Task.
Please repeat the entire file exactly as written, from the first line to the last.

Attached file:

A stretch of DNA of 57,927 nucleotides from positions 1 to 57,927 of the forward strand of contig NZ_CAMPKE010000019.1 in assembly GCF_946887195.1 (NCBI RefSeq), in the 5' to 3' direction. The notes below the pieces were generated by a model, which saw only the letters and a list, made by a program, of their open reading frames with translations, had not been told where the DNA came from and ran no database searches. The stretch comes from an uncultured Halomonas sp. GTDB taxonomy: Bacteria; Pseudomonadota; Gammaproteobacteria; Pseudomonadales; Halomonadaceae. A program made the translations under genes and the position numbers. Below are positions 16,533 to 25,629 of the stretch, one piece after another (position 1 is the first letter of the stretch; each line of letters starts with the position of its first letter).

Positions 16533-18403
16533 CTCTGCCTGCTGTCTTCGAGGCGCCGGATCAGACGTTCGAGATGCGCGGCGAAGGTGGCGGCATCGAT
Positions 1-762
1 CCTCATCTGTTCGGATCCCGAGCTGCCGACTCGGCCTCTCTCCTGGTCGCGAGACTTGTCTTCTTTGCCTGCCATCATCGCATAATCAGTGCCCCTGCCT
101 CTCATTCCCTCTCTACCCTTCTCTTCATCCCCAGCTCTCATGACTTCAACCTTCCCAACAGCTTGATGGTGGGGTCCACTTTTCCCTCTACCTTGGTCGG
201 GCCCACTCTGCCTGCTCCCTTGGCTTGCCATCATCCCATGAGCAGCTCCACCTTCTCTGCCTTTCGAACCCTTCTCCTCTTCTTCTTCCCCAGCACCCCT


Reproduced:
A stretch of DNA of 57,927 nucleotides from positions 1 to 57,927 of the forward strand of contig NZ_CAMPKE010000019.1 in assembly GCF_946887195.1 (NCBI RefSeq), in the 5' to 3' direction. The notes below the pieces were generated by a model, which saw only the letters and a list, made by a program, of their open reading frames with translations, had not been told where the DNA came from and ran no database searches. The stretch comes from an uncultured Halomonas sp. GTDB taxonomy: Bacteria; Pseudomonadota; Gammaproteobacteria; Pseudomonadales; Halomonadaceae. A program made the translations under genes and the position numbers. Below are positions 16,533 to 25,629 of the stretch, one piece after another (position 1 is the first letter of the stretch; each line of letters starts with the position of its first letter).

Positions 16533-18403
16533 CTCTGCCTGCTGTCTTCGAGGCGCCGGATCAGACGTTCGAGATGCGCGGCGAAGGTGGCGGCATCGAT
Positions 1-762
1 CCTCATCTGTTCGGATCCCGAGCTGCCGACTCGGCCTCTCTCCTGGTCGCGAGACTTGTCTTCTTTGCCTGCCATCATCGCATAATCAGTGCCCCTGCCT
101 CTCATTCCCTCTCTACCCTTCTCTTCATCCCCAGCTCTCATGACTTCAACCTTCCCAACAGCTTGATGGTGGGGTCCACTTTTCCCTCTACCTTGGTCGG
201 GCCCACTCTGCCTGCTCCCTTGGCTTGCCATCATCCCATGAGCAGCTCCACCTTCTCTGCCTTTCGAACCCTTCTCCTCTTCTTCTTCCCCAGCACCCCT